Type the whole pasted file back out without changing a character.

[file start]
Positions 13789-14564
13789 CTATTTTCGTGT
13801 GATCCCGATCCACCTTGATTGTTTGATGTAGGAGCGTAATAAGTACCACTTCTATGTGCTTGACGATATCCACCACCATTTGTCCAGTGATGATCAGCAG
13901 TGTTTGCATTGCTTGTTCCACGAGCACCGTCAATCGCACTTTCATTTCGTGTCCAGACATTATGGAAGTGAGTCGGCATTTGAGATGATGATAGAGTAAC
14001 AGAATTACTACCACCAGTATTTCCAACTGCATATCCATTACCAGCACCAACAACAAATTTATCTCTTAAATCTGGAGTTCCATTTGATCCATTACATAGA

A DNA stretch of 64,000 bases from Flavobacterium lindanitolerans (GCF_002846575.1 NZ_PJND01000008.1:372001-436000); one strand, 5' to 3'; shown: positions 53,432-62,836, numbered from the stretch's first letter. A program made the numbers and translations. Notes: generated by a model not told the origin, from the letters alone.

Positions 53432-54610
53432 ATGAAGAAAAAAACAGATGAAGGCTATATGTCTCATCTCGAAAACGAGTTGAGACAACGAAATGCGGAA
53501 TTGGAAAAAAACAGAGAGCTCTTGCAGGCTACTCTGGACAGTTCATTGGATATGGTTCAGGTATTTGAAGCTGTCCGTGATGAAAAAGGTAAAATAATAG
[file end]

Positions 13789-14564
13789 CTATTTTCGTGT
13801 GATCCCGATCCACCTTGATTGTTTGATGTAGGAGCGTAATAAGTACCACTTCTATGTGCTTGACGATATCCACCACCATTTGTCCAGTGATGATCAGCAG
13901 TGTTTGCATTGCTTGTTCCACGAGCACCGTCAATCGCACTTTCATTTCGTGTCCAGACATTATGGAAGTGAGTCGGCATTTGAGATGATGATAGAGTAAC
14001 AGAATTACTACCACCAGTATTTCCAACTGCATATCCATTACCAGCACCAACAACAAATTTATCTCTTAAATCTGGAGTTCCATTTGATCCATTACATAGA

A DNA stretch of 64,000 bases from Flavobacterium lindanitolerans (GCF_002846575.1 NZ_PJND01000008.1:372001-436000); one strand, 5' to 3'; shown: positions 53,432-62,836, numbered from the stretch's first letter. A program made the numbers and translations. Notes: generated by a model not told the origin, from the letters alone.

Positions 53432-54610
53432 ATGAAGAAAAAAACAGATGAAGGCTATATGTCTCATCTCGAAAACGAGTTGAGACAACGAAATGCGGAA
53501 TTGGAAAAAAACAGAGAGCTCTTGCAGGCTACTCTGGACAGTTCATTGGATATGGTTCAGGTATTTGAAGCTGTCCGTGATGAAAAAGGTAAAATAATAG